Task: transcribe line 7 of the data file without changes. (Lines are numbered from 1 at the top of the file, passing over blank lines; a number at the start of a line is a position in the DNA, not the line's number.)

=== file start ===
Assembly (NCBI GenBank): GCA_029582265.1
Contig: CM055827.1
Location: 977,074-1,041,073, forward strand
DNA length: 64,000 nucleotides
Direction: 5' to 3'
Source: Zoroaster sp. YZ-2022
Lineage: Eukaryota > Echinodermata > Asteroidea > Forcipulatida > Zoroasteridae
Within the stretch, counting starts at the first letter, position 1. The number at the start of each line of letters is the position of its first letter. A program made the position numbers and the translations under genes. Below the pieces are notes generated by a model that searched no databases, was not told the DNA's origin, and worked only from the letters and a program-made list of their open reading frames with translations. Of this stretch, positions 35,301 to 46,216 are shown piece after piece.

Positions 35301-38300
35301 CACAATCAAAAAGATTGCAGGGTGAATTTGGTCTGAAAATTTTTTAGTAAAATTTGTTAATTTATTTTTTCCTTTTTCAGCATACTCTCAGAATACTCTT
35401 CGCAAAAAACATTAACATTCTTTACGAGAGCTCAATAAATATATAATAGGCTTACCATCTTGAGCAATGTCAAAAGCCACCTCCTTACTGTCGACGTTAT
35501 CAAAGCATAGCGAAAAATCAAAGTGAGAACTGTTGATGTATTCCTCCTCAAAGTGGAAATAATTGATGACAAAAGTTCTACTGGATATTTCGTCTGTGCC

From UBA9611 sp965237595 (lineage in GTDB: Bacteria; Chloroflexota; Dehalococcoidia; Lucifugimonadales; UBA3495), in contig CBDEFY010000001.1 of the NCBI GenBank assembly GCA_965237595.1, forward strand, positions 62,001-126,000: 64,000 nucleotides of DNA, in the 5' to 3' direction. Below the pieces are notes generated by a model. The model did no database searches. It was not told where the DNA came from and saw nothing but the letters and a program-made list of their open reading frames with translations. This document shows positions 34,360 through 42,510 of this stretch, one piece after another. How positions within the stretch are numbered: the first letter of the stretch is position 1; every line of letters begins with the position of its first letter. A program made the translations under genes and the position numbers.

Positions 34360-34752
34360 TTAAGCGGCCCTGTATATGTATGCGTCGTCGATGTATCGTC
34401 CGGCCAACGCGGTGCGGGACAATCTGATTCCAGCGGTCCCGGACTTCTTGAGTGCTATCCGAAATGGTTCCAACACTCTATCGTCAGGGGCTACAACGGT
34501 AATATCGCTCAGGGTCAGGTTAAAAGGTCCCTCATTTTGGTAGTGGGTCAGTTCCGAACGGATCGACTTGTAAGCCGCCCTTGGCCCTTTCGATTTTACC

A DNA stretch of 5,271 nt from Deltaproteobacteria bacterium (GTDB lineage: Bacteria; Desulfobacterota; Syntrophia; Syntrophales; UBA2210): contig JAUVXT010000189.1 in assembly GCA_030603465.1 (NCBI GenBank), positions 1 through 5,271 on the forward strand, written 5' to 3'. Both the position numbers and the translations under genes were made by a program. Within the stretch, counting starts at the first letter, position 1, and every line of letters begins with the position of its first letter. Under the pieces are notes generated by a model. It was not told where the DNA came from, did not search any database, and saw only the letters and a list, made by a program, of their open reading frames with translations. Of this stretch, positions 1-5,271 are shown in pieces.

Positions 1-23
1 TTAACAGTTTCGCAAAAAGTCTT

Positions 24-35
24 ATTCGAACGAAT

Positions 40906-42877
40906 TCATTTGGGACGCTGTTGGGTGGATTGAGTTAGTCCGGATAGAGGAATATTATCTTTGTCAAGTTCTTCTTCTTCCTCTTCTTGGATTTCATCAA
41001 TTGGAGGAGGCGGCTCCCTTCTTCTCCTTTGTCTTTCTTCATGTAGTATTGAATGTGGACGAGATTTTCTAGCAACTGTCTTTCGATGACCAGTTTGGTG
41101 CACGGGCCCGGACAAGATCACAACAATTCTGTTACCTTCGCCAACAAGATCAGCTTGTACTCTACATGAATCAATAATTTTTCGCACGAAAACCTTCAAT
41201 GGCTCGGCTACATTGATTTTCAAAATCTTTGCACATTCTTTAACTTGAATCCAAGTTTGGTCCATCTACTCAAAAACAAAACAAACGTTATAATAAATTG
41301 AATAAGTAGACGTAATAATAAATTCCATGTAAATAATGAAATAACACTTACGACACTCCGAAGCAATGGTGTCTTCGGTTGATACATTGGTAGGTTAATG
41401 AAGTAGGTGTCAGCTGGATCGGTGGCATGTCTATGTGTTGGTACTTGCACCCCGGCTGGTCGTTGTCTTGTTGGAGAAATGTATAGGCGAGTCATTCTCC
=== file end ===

Lineage: Eukaryota > Echinodermata > Asteroidea > Forcipulatida > Zoroasteridae